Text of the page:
Tag Archives: denver broncos

What is God doing with Tim Tebow? Fellowship Bible pastor of Little Rock ponders…

Everyone is wondering if this amazing fourth quarter comeback streak will end for the Denver Broncos and their quarterback Tim Tebow. At the December 11, 2011 early service at Fellowship Bible Church, pastor Mark Henry (who himself was an all conference Arkansas Razorback football player) noted:

How many of you have been watching the drama behind Tim Tebow. Tim Tebow is the starting quarterback for the Denver Broncos. Some of you may remember that he had a great career at the University of Florida. He won the Heisman and was a real high draft choice. Recently he was named the starting quarterback of the Denver Broncos. What has been interesting to watch is the incredible amount of controversy and criticism that has come  against Tim Tebow both as a player and a Christ follower too. It is as if Tim Tebow has a thorn in his flesh and it is called the media.

You know there is website out there and the whole website is set up to mock Tim Tebow for praying before, during and after football games. People all across the world send pictures to this website and they have coined a word for him praying called “Tebowing.” People all around the world send pictures to this website making a mockery of Tim Tebow for praying.

It doesn’t stop there, just recently another NFL quarterback came out and publically  criticized Tim Tebow and said Tebow talks too much about Jesus.

Then Mark Henry, who was an all-conference football player at Arkansas in 1991 and had his own chance to pursue a NFL career, pointed to Tebow’s response in the USA Today article below.

USA Today reported on November 23, 2011:

A day after former Broncos QB Jake Plummer said in a radio interview that he wished the man currently taking the snaps in Denver, Tim Tebow, would curb his references to Jesus Christ and his faith, Tebow responded.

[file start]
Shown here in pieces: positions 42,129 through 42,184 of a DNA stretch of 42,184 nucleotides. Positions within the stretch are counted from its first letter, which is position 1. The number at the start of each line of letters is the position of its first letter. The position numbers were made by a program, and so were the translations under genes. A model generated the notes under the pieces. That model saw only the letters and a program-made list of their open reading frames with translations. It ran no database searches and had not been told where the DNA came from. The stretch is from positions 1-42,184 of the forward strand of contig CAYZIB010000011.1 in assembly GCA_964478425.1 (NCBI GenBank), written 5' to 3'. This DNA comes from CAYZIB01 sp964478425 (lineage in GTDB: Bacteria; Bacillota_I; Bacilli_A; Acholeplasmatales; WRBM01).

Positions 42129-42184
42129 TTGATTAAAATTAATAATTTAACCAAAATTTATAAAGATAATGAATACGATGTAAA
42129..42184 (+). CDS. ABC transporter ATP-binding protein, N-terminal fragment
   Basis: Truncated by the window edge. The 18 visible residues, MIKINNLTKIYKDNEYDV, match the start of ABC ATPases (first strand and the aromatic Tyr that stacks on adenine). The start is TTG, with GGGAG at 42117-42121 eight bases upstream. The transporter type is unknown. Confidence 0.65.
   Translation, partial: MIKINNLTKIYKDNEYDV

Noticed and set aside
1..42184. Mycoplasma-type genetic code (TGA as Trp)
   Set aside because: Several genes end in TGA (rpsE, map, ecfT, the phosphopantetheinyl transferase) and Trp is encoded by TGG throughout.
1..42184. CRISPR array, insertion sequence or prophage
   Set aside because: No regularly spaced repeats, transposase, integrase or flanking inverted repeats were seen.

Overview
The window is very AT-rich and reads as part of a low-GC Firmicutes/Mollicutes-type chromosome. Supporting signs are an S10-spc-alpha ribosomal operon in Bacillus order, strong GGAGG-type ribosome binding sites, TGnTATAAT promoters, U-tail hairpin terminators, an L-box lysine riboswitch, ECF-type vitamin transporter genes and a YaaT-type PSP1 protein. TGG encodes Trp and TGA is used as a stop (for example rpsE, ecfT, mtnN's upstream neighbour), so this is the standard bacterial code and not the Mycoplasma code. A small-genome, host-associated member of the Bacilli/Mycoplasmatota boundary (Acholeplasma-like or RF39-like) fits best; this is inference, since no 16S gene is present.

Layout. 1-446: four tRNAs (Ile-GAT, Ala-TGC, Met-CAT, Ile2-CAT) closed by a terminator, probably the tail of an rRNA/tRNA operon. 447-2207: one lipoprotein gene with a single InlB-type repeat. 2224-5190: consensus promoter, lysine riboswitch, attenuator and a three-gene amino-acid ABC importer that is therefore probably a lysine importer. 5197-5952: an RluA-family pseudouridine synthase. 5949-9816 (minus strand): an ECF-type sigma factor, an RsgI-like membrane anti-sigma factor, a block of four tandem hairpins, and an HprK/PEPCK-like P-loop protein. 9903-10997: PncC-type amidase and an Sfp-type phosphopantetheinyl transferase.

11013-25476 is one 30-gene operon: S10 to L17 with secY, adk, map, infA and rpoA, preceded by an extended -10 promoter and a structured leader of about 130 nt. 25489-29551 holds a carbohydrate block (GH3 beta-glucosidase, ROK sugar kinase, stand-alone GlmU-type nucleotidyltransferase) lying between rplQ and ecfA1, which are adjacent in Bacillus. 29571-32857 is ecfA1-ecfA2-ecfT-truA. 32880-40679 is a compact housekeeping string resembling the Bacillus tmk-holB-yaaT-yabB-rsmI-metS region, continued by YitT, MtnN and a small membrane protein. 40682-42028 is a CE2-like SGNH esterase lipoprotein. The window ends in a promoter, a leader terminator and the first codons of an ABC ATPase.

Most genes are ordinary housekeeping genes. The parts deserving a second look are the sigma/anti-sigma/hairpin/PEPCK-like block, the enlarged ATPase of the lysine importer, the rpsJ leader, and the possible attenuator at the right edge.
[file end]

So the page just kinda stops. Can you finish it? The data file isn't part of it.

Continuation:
QB Tim Tebow could have the Broncos in first place by the end of Week 12.
By Kirby Lee, US Presswire

Asked about Plummer’s remarks in an interview on ESPN’s First Take, Tebow said:

“If you’re married, and you have a wife, and you really love your wife, is it good enough to only say to your wife ‘I love her’ the day you get married? Or should you tell her every single day when you wake up and every opportunity?

“And that’s how I feel about my relationship with Jesus Christ is that it is the most important thing in my life. So any time I get an opportunity to tell him that I love him or given an opportunity to shout him out on national TV, I’m gonna take that opportunity. And so I look at it as a relationship that I have with him that I want to give him the honor and glory anytime I have the opportunity. And then right after I give him the honor and glory, I always try to give my teammates the honor and glory.

“And that’s how it works because Christ comes first in my life, and then my family, and then my teammates. I respect Jake’s opinion, and I really appreciate his compliment of calling me a winner. But I feel like anytime I get the opportunity to give the Lord some praise, he is due for it.”

Plummer had this to say Monday on XTRA Sports 910 in Phoenix:

“Tebow, regardless of whether I wish he’d just shut up after a game and go hug his teammates, I think he’s a winner and I respect that about him. I think that when he accepts the fact that we know that he loves Jesus Christ, then I think I’ll like him a little better. I don’t hate him because of that, I just would rather not have to hear that every single time he takes a good snap or makes a good handoff.

“Like you know, I understand dude where you’re coming from … but he is a baller.”

Asked by ESPN’s Skip Bayless if God makes him a better football player, Tebow would only grant that his faith gives him peace and comfort on the field.

______________________

Then Mark Henry commented:

What a powerful statement (by Tebow). (Audience claps.) Here is what I would say about that. Here is this “if only” situation in Tim Tebow’s life, this constant critique and criticism from the media and from players and it is constant,  yet in the midst of it all God is doing something in Tim Tebow. Through His words and His actions He is on the move. What God is doing is He is showcasing Himself to a watching world and in the end God will not be mocked and I have to wonder and it is just speculation on my part because Tim Tebow has not even being playing very good, yet he has been winning games. You tell me who may behind that right.

(Listen to whole message at http://www.fellowshiponline.com/resources/sermons/#/!/if-only/ )

At this point I get in my car and my 15 yr son Wilson tells me, “Dad you said that God doesn’t pull for one team over another.” I respond that is right then I go home. I remember that Harry King wrote on Saturday: